Over the last decade, there have been numerous attempts to illuminate the murky recesses of post-punk, often from leading figures in electronic music (DJ Hell's New Deutsch, the Soul Jazz New York Noise series, Trevor Jackson's Metal Dancecompilations). That could have something to do with why this sound has remained so influential. DIY! is Optimo's UK-focused contribution to the archive. "I've always loved music that is anti-canonical, that takes risks and is full of imagination," wrote JD Twitch in the press release, and these 16 tracks—brittle, explosive, wilfully out-there—are certainly that.
Perhaps the most striking thing about DIY! isn't the amateurish, corroded sound quality, which is now commonplace in electronic music, but how prescient it is lyrically. These tracks are 30 years old, but their concerns—street violence, society's atomisation, the baleful influence of technology and the media, global conflict—are always with us. That said, Sara Goes Pop's supremely silly "Sexy Terrorist" makes you wonder what controversy a track like that might engender today.
The music is obviously dated, but there's something enduringly loveable about the daft, snotty three-chord punk of The Prats' "Disco Pope" or The Fakes' adrenalin-soaked "Look Out." "Fed Up Skank" is, even at this distance, both ridiculous and thrilling, as The Murphy Federation co-opt dub reggae to convey their very white, British (as the lyrics have it) "self-pity." These were quick, cheap, off-the-cuff statements, and that unmediated honesty is a big part of their charm. But it does mean that the quality of these youthful follies can dip alarmingly. The mannered vocal and didactic tone of Fatal Microbes' "Violence Grows," or the excruciating teenage lyrics of The Spunky Onions' "How I Lost My Virginity," might have been better left to obscurity.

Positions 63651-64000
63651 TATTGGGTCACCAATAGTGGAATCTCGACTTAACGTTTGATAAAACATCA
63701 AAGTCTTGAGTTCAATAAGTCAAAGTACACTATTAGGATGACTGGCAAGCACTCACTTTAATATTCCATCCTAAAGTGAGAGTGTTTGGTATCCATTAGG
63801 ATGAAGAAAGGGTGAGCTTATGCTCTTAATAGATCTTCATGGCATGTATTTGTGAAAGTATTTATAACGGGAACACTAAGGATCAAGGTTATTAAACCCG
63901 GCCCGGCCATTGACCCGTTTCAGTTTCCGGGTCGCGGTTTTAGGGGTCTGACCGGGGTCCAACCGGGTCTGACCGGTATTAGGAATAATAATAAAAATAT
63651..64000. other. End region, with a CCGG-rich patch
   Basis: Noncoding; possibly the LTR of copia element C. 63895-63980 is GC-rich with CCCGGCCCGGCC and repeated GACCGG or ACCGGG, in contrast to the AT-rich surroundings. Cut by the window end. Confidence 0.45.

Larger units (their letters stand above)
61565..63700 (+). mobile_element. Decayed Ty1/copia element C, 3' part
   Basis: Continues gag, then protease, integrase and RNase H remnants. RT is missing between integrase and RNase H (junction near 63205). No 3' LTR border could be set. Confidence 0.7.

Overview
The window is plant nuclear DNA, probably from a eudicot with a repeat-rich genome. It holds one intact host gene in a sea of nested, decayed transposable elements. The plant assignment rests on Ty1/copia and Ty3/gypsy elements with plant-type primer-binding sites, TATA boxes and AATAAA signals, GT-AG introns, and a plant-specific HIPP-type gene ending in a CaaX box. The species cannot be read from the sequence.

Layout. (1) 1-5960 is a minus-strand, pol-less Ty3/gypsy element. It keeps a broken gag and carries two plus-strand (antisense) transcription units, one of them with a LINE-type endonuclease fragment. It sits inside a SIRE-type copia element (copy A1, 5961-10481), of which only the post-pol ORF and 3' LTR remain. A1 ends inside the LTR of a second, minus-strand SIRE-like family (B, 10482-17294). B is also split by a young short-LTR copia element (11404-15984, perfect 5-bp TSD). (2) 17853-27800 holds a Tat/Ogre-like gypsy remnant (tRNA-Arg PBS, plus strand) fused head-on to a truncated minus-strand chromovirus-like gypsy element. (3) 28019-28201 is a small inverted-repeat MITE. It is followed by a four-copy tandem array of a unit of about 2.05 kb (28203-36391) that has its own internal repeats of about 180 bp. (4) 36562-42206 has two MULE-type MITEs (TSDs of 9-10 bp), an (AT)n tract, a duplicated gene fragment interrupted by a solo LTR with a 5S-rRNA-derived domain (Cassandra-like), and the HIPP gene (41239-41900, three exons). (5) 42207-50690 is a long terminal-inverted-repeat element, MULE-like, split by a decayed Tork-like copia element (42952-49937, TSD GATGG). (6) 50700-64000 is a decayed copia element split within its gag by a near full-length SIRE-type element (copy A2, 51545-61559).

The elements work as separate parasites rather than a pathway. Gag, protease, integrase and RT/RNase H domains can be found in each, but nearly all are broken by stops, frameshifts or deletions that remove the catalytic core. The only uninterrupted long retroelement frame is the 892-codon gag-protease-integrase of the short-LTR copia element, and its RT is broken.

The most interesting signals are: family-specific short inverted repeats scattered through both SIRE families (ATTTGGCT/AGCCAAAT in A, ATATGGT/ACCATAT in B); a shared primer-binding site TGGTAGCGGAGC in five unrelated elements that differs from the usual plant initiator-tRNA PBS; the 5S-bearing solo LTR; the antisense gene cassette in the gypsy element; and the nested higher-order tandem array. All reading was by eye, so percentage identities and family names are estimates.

At its best, DIY! displays a still-potent mix of energy, attitude and daring eclecticism. Tesco Bomber's "Break The Ice At Parties" is a brilliantly strange mix of hip-swinging, finger-snapping funk, squawking sax and acute social dysfunction. In an era when I've heard Joy O drop Crash Course In Science's "Jump Over Barrels" at a sun-soaked festival, it's not difficult to imagine braver DJs deploying Dorothy's "Softness" (a scrappy stab at sophisticated Manhattan disco) or Thomas Leer's "Private Plane" (pulsing synth-pop that's all frayed wires) in a club set. After all, such tracks are in many ways a precursor to some of the best new electronic music.
Tracklist01. Tesco Bombers - Break The Ice At Parties
02. Sara Goes Pop - Sexy Terrorist
03. People In Control - When It's War
04. Nancy Sesay & The Melodaires - C'est Fab
05. The Distributors - TV Me
06. Dorothy - Softness
07. Thomas Leer - Private Plane
08. Visitors - Electric Heat
09. The Murphy Federation - Fed Up Skank
10. The Distributors - Never Never
11. The Cro-tones - Tea Machine Dub
12. Fatal Microbes - Violence Grows
13. The Spunky Onions - How I Lost My Virginity
14. The Fakes - Look Out
15. The 012 - Meltdown Situation
16. The Prats - Disco Pope